Weekly Wolf: Sightings in Michigan, NYC Coyotes, Montana Ranch Battles, and Idaho Elk Scares

Wily wolves keep their canines on this week's wildlife news cycle
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Wily wolves keep their canines on this week's wildlife news cycle

You can't keep a good wolf down—or a bad one, for that matter, as everyone's favorite canine just keeps intersecting with the realm of humanity, for better or worse. Forthwith, a brief look at all the wolf-centric news howling all over the country this week:

Wolves confirmed in Michigan's Lower Peninsula. Wildlife officials confirmed the presence of at least two wolves in Michigan's Lower Peninsula after positively identifying tracks found on a farmer's land in Cheboygan County. They've been present in Michigan's Upper Peninsula for decades, but if officials can establish that a breeding pack now roams the lower half of the state, they'll have to implement a new management plan. "It's exciting that wolves returned here," Cynthia Radcliffe, Great Lakes wolf program coordinator for the National Wildlife Federation, told the Traverse City Record-Eagle. "People love to hear the wolves howl." So far, hunters remain unconcerned. The Upper Peninsula supports as many as 577 wolves.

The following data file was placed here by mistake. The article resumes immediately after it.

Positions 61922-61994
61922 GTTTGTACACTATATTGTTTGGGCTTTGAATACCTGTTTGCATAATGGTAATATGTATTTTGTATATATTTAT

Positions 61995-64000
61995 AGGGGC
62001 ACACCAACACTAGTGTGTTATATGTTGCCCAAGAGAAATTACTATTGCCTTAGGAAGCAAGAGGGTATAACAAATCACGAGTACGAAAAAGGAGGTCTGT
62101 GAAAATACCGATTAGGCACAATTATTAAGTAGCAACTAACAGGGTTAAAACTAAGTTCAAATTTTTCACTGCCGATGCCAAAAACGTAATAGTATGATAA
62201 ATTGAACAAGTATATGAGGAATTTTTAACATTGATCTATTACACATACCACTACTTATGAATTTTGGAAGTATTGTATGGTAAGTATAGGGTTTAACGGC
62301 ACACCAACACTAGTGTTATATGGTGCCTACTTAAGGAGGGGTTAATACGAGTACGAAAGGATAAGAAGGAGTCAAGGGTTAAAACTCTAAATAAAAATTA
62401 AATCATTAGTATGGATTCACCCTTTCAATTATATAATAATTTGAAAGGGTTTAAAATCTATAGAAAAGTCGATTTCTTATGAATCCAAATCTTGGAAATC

Close wolf relative the coyote has been spotted in New York City again this week—the fourth sighting this year. Police attempted to capture the animal, but it darted away and avoided capture. Instead of simply describing this intrepid dude as "wily," we're going to let the video tell the tale:

New study shows wolf put pressure on elk populations in Idaho. Analysis of elk populations in Idaho show that the ungulates have become more skittish, drop in weight, and produce fewer calves since the reintroduction of wolves. Biologists note that this could simply reflect a natural balancing in the ecosystem, but hunters and other ecologists worry that wolves could negatively influence the long-term prospects for elk.

Wolves continue breaking records for livestock killed in Montana. Wolves doubled the number of sheep they killed in Montana last year, and upped their take of ranch cattle from 77 to 97, stoking the already-hot fires of debate about wolf management in Montana. Wildlife officials say that ranch lands occupy only a minimal amount of Montana wolf hunting habitat, but ranchers contend the situation is out of hand. This is far from over, people...

—Ted Alvarez